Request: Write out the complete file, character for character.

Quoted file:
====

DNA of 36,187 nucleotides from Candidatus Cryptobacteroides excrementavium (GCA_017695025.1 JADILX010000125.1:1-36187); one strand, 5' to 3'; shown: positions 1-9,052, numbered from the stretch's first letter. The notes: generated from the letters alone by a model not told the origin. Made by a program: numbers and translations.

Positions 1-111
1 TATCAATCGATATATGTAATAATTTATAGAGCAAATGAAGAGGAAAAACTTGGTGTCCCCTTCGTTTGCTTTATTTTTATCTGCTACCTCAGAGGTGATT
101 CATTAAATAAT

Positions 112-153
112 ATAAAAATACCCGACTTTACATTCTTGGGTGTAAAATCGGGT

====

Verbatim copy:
DNA of 36,187 nucleotides from Candidatus Cryptobacteroides excrementavium (GCA_017695025.1 JADILX010000125.1:1-36187); one strand, 5' to 3'; shown: positions 1-9,052, numbered from the stretch's first letter. The notes: generated from the letters alone by a model not told the origin. Made by a program: numbers and translations.

Positions 1-111
1 TATCAATCGATATATGTAATAATTTATAGAGCAAATGAAGAGGAAAAACTTGGTGTCCCCTTCGTTTGCTTTATTTTTATCTGCTACCTCAGAGGTGATT
101 CATTAAATAAT

Positions 112-153
112 ATAAAAATACCCGACTTTACATTCTTGGGTGTAAAATCGGGT